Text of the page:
Malignant melanoma is the rarest and most deadly form of skin cancer. It affects the melanocytes (the cells that produce melanin, the skin's pigment) and seems to be more prevalent among city-dwellers than those who work outside. This seeming paradox is because scientific data indicates that episodic sun exposure resulting in burn is linked to melanoma, but constant exposure is not.
Melanoma does not necessarily occur in sun-exposed areas of the body which contributes to the belief that it is linked to brief, intense periods of sun exposure and a history of severe sunburn in childhood or adolescence.
Melanoma is a form of skin cancer that metastasizes easily making it often fatal if not treated early enough. Bear in mind, however, that all statistics of melanoma come from tissue that has been examined after some form of excisional treatment or biopsy. Melanoma becomes more common with increasing age but it still appears in younger people.
A melanoma can develop in any area of the skin or from an existing mole. A typical melanoma appears as a small darkened area of skin similar in appearance to a mole. It is recognizable as being different to a mole in four different ways known as the ABCDE of melanoma: Asymmetry, Border, Color, Diameter, Evolving.
Asymmetry: Most early melanomas are asymmetrical: a line through the middle would not create matching halves. Common moles are round and symmetrical.
Border: The edges of melanomas are often uneven and may have scalloped, notched, or blurred edges. A mole has a smooth, well-defined edge.
The pigmentation of a melanoma is often not uniform, with more than one shade of brown, tan, or black. Moles are usually a single shade of brown
Diameter: A melanoma is usually larger than a mole, continues to grow and is often at least the size of a pencil eraser (about 6mm, or 1/4 inch, in diameter).
Evolving: Change in size, shape and color shade.
Types of Melanoma
Melanomas are described according to their appearance and behavior. Those that start off as flat patches (ie have a horizontal growth phase) include:
- Superficial spreading melanoma (SSM)
- Lentigo malignant melanoma (sun damaged skin of face, scalp and neck)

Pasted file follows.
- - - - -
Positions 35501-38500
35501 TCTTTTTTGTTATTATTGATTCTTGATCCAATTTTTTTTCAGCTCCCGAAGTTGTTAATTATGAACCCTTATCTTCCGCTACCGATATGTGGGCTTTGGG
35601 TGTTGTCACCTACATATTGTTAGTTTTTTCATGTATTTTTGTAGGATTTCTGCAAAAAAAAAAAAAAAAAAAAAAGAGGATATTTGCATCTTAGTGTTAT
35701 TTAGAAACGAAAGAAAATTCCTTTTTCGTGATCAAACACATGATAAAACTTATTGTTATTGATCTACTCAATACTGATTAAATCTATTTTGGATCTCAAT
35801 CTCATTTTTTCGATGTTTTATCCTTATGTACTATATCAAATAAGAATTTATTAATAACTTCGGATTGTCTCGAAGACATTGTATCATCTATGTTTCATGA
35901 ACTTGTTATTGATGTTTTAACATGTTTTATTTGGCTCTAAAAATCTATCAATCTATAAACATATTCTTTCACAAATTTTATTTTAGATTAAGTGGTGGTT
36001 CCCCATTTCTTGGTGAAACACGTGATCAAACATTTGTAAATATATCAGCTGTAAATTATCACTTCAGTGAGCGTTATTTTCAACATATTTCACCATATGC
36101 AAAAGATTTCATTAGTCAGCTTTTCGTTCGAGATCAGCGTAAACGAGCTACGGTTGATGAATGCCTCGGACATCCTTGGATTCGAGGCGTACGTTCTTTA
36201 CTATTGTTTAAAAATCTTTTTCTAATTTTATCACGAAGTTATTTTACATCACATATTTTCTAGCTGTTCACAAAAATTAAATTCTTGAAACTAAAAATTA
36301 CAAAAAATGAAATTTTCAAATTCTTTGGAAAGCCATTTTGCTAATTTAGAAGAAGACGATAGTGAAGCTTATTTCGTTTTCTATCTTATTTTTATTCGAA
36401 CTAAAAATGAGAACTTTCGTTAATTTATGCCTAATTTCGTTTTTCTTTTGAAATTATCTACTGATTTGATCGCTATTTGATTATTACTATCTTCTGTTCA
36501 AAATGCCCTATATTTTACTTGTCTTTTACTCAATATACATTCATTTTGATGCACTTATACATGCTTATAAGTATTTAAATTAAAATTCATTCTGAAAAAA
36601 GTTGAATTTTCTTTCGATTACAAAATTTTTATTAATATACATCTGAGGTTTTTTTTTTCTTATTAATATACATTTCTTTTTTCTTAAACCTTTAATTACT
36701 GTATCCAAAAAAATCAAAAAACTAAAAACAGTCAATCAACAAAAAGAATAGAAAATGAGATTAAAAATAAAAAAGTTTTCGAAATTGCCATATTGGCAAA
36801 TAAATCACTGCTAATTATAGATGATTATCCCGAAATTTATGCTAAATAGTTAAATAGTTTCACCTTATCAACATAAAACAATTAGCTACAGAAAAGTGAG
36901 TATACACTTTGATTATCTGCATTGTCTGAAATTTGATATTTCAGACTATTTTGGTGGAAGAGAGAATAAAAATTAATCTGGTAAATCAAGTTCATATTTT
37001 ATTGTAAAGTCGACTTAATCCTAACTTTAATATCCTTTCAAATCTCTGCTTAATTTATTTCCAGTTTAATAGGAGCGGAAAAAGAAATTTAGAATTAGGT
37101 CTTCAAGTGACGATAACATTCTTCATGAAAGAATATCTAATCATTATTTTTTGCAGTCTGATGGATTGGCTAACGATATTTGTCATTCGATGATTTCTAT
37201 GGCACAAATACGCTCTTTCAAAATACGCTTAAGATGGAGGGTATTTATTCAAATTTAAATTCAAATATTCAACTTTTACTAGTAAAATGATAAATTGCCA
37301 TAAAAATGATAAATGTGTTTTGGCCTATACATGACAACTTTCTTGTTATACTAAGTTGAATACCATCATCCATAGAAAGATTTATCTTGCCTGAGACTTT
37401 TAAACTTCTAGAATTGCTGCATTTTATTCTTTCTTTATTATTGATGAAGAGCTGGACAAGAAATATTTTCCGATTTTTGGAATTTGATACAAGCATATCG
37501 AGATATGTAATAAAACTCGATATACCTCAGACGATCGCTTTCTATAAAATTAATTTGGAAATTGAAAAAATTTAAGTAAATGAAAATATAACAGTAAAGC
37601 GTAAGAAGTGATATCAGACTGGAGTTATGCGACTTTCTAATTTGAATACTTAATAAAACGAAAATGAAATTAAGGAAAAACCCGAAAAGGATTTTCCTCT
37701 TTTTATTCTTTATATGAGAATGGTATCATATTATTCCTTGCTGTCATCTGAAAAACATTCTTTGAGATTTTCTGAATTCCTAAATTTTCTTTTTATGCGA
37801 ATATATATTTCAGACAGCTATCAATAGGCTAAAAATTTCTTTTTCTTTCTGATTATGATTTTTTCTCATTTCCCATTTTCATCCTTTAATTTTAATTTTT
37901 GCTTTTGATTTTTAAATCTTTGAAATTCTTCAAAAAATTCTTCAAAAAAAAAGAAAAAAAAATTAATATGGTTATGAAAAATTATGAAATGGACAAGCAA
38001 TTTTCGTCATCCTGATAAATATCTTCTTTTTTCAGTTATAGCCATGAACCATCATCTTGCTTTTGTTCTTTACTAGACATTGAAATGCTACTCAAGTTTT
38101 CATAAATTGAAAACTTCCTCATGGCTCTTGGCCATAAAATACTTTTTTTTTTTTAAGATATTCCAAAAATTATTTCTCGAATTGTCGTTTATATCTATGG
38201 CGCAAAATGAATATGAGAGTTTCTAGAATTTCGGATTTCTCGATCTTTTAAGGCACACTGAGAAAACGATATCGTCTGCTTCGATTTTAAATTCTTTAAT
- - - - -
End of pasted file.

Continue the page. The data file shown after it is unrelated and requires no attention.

- Acral lentiginous melanoma (on soles of feet, palms of hands or under the nails – under the nails is called subungual melanoma)
Melanoma skin cancers tend to grow slowly, but at any time, they may begin to thicken or develop a nodule. When this happens they progress to a vertical growth phase.
Melanomas that grow quickly, involving deeper tissues, include:
- Nodular melanoma (presenting as a rapidly enlarging lump)
- Mucosal melanoma (occurring on lips, eyelids, vulva, penis, anus)
- Desmoplastic melanoma (fibrous tumor with a tendency to grow down nerves) Melanoma may present in combinations eg nodular melanoma developing within a wonderful spreading melanoma.
Treatment of Melanoma
Usual protocol for the treatment of melanoma is:
Biopsy to confirm.
Surgical removal with wide margins encompassing healthy tissue to ensure complete removal.
Surgical removal of lymph nodes if their involvement is suspected.
There are natural options. I have used them and seen them used on many people. The natural treatment of melanoma and other skin cancer is viable and effective. I have written a book outlining my experiences of using a herbal paste with bloodroot as one of the main ingredients. I do not sell a product, I merely present the information so that people have a source of information and can be self-informed enough to have the confidence to make their own decision.
From my own experiences and also from seeing the results on other people I can assure you that these herbs work and they work substantially.
I hope the reviewed information as well as the personal experiences in my e-book may be of assistance to anyone searching for natural methods of treatment for skin cancer.
My e-book is called "How to treat Skin Cancer Naturally". Click on the link below to find out more about the book.